Pestered by painful pins and needles?

Nurturing

BENIGN BUT UNPLEASANT Morton’s neuroma causes pain, numbness or pins and needles between either the second and third or third and fourth toes.


Health
Andrew O'Brien

Did you ever suffer from paraesthesia in your foot? Whilst the answer is almost certainly yes, you may not have known what it was. That’s because I’m trying to sound intelligent. Paraesthesia is the medical name for pins and needles.
Whatever you call it, it’s an annoying sensation, isn’t it? That feeling of hovering between pain and numbness. Thankfully pins and needles usually only last for a few minutes at a time. Perhaps you’ve been sitting in one position for too long and once you get moving it settles. But what if it doesn’t?
There are numerous reasons for persistent or recurrent pins and needles, some of which are quite serious, meaning you should consult your GP or physiotherapist if it is an ongoing problem. For today though, we’re going to concentrate on one very specific cause: Morton’s neuroma.
Whilst it sounds rather serious, Morton’s neuroma is a relatively benign complaint; but it is rather unpleasant. The main symptoms of a Morton’s neuroma are pain, numbness or pins and needles between either the second and third or third and fourth toes.
How does it happen? The common plantar digital nerve, which runs under the foot to the toes, gets trapped under a ligament, and repetitive traction causes an overgrowth of the tissue surrounding the nerve. It is this combination of trapping and traction that irritates the nerve and may result in the aforementioned paraesthesia or pain.
The small mass on the nerve can be seen on MRI. However, this isn’t a definitive diagnosis in itself, given that one study reported the presence of a neuroma in one third of asymptomatic subjects.
Morton’s neuroma is far more common among – you guessed it ladies – women, usually among those aged 45 to 50. That said, I have seen men in their 30s with symptoms. So, what causes it? How do women in their 40s and men in their 30s end up with recurrent pins and needles or pain somewhere between their second and fourth toes?
In basic terms the answer is pressure. If the toes are jammed together tightly, the weight distribution through your foot changes and your plantar digital nerves are prone to getting trapped. Try this little experiment. Use one hand to squeeze the other across the base of your fingers. Almost invariably, your knuckles will buckle back, creating a cup shape in your hand. If you do the same to your foot, it buckles down. This means that the under surfaces of the joints at the base your second, third and fourth toes become weight bearing, and it is here that you put pressure on the offending ligaments and nerves.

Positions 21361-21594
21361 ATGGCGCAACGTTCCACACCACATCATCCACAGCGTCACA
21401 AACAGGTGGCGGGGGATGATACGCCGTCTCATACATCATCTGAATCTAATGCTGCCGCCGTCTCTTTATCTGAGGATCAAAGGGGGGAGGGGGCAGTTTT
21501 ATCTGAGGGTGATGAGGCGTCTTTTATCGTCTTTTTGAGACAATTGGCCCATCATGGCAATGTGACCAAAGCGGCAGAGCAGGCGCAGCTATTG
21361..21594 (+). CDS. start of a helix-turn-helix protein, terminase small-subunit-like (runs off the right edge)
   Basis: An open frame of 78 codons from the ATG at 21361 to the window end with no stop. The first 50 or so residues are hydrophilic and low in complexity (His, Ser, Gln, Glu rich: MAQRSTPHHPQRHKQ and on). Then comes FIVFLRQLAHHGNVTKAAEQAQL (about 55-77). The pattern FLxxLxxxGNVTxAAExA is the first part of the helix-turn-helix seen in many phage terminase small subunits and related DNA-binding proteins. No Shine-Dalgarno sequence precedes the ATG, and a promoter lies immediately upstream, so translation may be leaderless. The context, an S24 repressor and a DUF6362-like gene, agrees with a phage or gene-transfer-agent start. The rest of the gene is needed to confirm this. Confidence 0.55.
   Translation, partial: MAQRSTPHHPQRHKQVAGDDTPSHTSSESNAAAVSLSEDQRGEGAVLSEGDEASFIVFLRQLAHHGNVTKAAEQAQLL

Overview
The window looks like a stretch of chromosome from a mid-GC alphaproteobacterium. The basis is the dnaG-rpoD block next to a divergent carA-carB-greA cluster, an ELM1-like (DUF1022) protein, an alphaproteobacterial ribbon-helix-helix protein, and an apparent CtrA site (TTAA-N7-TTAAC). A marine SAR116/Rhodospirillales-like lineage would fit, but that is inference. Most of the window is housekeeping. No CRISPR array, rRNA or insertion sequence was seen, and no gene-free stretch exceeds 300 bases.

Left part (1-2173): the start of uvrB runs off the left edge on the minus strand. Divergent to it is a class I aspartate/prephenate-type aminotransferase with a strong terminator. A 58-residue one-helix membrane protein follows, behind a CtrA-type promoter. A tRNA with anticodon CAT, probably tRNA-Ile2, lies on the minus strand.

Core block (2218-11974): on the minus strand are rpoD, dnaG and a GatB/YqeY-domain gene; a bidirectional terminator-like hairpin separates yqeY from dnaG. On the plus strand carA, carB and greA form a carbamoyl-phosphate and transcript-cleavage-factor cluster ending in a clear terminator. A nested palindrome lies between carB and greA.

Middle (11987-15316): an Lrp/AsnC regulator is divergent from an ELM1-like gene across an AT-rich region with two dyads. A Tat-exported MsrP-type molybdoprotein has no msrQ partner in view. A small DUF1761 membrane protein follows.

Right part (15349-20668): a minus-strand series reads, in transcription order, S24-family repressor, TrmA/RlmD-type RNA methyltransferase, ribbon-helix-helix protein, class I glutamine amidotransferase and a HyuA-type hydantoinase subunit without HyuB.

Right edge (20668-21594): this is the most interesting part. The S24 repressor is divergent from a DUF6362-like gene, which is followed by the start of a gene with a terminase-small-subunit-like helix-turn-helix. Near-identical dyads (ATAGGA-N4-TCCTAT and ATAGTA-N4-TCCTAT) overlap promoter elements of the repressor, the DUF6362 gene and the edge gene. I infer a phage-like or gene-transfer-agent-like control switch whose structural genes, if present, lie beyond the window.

Most people who suffer with Morton’s neuroma find that their symptoms come on quite quickly when weight bearing and are often relieved by removing their shoes.
Regular readers will know that I tend to get on a high horse about making sure shoes have enough width in the toe box, and here is yet another reason why! Having insufficient space in the shoe squashes the front of your foot and causes the dropping of the joint surfaces.
Numerous different treatments have been used over the years. From a physiotherapy perspective, the main goal is to ease the pressure under the second to fourth toes. With this in mind, we use stretches of the feet and lower legs, exercises to mobilise the problem joints and possibly an insole to either support the arches or provide a small lift under the metatarsal heads.
For those who don’t get sufficient relief from conservative treatment, there are medical options which include steroid injection or surgery. It should be noted, however, that neither of these treatments guarantee full relief on their own, meaning that the stretches, mobility exercises and shoe or orthotic prescriptions are still needed.
Paraesthesia – it sounds unpleasant, and indeed it can be. But by taking care of your feet, you just might reduce the risk of one possible cause.

Andrew O’Brien is a chartered physiotherapist and the owner of Wannarun Physiotherapy and Running Clinic at Westport Leisure Park. He can be contacted on 083 1593200 or at www.wannarun.ie.